One of the great opportunities of living the program of Alcoholics Anonymous is our ability to become “God-Conscious.” Because our alcoholism is a brain disease, our brains reset themselves every night in our sleep to “alcoholic”. I find that I need to set my brain back every morning to “sober”.I do that by taking the first three steps of A.A. in the first moments of my day. My version goes like this: (Step One) “Good morning John, you’re an alcoholic. Pay attention! (Step Two) “There’s a God. It isn’t me.” (Step Three) I need a fresh decision, today, to turn my will and my life over to the care of God.”
To carry out Step Three, all through the day, I just consider one simple question: “What does God want me to do, right here, right now?” I try to live with the continuing, gentle thought that I am living in the presence of God, and that God wants me to keep on doing the right thing, right now, all through the day. Our “Big Book” calls this “being God-conscious.” On page 85 we read:
“Much has already been said about receiving strength, inspiration, and direction from Him who has all knowledge and power. If we have carefully followed directions, we have begun to sense the flow of His Spirit into us. To some extent we have become God-conscious. We have begun to develop this vital sixth sense. But we must go further and that means more action.”
Keeping one idea in mind all day is a skill we already have. When I was drinking and taking drugs, I thought about alcohol and drugs all the time, from my first waking thought onwards to slamming myself to sleep at night with Jack Daniels, Valium, and Percodan. I was alcohol-conscious and drug-conscious.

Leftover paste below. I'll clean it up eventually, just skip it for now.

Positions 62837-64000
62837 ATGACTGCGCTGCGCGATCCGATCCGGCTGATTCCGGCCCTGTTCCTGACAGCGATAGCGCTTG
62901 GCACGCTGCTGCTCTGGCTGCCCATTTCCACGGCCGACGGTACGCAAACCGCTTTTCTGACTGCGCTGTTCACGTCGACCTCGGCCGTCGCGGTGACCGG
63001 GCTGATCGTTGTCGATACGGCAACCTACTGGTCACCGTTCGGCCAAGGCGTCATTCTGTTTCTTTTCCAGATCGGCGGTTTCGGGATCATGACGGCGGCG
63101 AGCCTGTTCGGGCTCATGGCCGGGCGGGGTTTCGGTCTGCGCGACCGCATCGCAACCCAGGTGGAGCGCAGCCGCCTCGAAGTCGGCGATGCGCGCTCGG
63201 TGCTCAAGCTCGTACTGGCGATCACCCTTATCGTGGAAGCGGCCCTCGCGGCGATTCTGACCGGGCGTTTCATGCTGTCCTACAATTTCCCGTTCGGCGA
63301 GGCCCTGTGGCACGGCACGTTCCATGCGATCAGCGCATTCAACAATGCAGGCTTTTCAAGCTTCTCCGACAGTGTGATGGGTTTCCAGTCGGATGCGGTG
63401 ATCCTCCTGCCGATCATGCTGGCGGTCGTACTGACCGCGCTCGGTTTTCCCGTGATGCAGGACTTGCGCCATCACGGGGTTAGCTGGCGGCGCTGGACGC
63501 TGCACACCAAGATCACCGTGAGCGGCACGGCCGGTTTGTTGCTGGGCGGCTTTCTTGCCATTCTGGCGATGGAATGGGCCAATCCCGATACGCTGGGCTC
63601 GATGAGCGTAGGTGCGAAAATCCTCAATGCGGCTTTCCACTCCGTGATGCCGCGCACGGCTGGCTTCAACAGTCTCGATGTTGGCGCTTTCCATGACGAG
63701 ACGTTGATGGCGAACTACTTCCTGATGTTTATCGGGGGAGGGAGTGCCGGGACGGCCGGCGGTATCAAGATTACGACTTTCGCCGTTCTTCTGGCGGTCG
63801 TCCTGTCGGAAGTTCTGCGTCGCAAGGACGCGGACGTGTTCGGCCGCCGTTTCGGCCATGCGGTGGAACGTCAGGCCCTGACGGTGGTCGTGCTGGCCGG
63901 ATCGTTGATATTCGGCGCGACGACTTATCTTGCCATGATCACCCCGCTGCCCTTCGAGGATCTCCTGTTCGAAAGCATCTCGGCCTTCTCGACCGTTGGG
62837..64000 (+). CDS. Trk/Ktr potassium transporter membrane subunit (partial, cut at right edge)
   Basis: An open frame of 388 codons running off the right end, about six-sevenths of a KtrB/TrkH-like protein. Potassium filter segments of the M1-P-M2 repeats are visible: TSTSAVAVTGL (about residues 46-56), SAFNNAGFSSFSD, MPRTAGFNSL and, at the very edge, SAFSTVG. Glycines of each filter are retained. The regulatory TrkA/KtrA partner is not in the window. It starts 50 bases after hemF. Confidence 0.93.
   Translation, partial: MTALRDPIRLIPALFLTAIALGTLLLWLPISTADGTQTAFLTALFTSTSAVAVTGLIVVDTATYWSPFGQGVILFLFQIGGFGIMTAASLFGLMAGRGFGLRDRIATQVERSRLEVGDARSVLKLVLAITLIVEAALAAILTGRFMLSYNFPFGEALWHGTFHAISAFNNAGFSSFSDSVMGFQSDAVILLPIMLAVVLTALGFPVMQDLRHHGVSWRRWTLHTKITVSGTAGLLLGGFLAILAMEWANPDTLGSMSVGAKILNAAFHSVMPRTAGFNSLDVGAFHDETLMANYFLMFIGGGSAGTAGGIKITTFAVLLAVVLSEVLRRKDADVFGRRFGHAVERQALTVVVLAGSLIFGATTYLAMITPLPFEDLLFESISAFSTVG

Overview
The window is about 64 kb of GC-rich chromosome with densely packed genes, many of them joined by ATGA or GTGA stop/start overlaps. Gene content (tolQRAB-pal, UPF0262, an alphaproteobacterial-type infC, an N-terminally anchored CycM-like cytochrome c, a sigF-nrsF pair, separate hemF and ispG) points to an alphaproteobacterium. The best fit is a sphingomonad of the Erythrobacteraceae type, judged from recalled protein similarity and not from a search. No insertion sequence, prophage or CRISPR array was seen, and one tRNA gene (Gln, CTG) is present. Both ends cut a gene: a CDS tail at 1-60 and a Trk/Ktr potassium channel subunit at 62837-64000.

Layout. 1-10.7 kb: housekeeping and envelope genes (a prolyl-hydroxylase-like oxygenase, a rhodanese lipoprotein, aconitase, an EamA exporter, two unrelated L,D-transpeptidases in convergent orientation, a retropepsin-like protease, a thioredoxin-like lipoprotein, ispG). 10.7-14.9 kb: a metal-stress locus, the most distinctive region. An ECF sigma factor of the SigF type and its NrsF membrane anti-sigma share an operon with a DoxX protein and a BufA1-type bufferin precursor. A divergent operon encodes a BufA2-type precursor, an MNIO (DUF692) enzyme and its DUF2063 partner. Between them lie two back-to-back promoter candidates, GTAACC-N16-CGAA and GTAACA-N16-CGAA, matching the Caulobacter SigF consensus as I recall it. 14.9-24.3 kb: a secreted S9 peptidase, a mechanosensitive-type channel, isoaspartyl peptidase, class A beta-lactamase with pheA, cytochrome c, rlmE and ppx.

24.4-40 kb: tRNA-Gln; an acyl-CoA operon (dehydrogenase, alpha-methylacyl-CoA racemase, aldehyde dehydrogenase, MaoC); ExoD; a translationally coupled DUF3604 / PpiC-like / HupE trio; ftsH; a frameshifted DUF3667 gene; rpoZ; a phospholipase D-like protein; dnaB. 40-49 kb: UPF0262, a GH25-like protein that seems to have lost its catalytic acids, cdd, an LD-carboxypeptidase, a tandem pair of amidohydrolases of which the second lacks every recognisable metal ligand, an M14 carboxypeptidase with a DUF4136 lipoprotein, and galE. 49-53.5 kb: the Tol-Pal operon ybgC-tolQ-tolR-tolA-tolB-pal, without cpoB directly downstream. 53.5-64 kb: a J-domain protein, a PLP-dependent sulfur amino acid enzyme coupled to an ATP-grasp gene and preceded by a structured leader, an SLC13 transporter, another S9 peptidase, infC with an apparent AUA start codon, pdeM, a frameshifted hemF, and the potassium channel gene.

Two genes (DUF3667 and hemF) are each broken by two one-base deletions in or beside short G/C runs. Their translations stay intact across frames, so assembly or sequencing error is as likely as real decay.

If I went to a three drink event and I was a nine drink drinker, there was no problem. I had three drinks before the event, three drinks during the event so that I looked like everyone else, and three drinks after the event. I hit my own stride at nine drinks. I paced myself to keep my flow coming.
To keep my flow of drugs coming, I manipulated the medical profession. When we moved to New Hampshire, I found out that Physicians’ Assistants can prescribe drugs. I went to Al-Anon Adult Children’s meetings to find a codependent female Physician’s Assistant with poor boundaries who was terribly concerned about my distress. She wrote me every prescription I wanted.
While an active addict, I supplemented that flow by visiting people’s bathrooms. I always checked their medicine cabinet. If I found an opiate prescription that was six months old, it meant you were not taking those pills. I then charged you a 20% “opiate tax” and took 20% of your pills, an amount nobody ever noticed, to keep my supply full. I thought about scoring more drugs all the time.
God-consciousness is much easier. It’s as simple as “Do the right thing, John”. Do the right thing/right now, free from the toxic selfishness that characterizes our addictions.
In a few days Priscilla and I are going on a vacation to Thailand. The Thai culture calls this “making merit” and it is part of their form of Buddhism. Even some of their advertising promotes this idea of doing the right thing right now, and simply places the company name at the end of the message. You can find an example on YouTube by entering the name “Thai Life Unsung Hero” in the You Tube box on your computer. It is an example of living out this “right thing/right now” way of life on a daily basis.
I am so happy that A.A. shows us how to shift our way of life from alcohol-consciousness to God-consciousness.
John MacDougall is the Spiritual Care Coordinator at The Retreat
His book, “Being Sober and Becoming Happy” is available from Amazon.com